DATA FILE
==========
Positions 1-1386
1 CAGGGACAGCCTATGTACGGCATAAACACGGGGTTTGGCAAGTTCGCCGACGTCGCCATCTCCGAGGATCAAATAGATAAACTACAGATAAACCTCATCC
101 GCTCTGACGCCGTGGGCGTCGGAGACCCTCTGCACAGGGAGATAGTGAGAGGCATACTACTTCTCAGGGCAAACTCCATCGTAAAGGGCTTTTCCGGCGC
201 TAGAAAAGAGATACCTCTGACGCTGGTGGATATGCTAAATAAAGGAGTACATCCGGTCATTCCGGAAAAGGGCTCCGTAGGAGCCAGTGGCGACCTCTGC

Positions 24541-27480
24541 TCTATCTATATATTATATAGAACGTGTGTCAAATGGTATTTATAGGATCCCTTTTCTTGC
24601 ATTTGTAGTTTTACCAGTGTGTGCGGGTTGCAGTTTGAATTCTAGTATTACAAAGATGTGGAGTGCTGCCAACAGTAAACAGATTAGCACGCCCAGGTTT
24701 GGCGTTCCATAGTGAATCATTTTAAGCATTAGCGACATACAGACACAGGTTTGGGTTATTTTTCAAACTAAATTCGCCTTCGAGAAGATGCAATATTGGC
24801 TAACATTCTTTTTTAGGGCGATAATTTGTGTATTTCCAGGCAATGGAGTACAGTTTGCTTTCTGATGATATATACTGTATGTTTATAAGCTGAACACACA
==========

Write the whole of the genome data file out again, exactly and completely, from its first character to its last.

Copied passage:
Positions 1-1386
1 CAGGGACAGCCTATGTACGGCATAAACACGGGGTTTGGCAAGTTCGCCGACGTCGCCATCTCCGAGGATCAAATAGATAAACTACAGATAAACCTCATCC
101 GCTCTGACGCCGTGGGCGTCGGAGACCCTCTGCACAGGGAGATAGTGAGAGGCATACTACTTCTCAGGGCAAACTCCATCGTAAAGGGCTTTTCCGGCGC
201 TAGAAAAGAGATACCTCTGACGCTGGTGGATATGCTAAATAAAGGAGTACATCCGGTCATTCCGGAAAAGGGCTCCGTAGGAGCCAGTGGCGACCTCTGC

Positions 24541-27480
24541 TCTATCTATATATTATATAGAACGTGTGTCAAATGGTATTTATAGGATCCCTTTTCTTGC
24601 ATTTGTAGTTTTACCAGTGTGTGCGGGTTGCAGTTTGAATTCTAGTATTACAAAGATGTGGAGTGCTGCCAACAGTAAACAGATTAGCACGCCCAGGTTT
24701 GGCGTTCCATAGTGAATCATTTTAAGCATTAGCGACATACAGACACAGGTTTGGGTTATTTTTCAAACTAAATTCGCCTTCGAGAAGATGCAATATTGGC
24801 TAACATTCTTTTTTAGGGCGATAATTTGTGTATTTCCAGGCAATGGAGTACAGTTTGCTTTCTGATGATATATACTGTATGTTTATAAGCTGAACACACA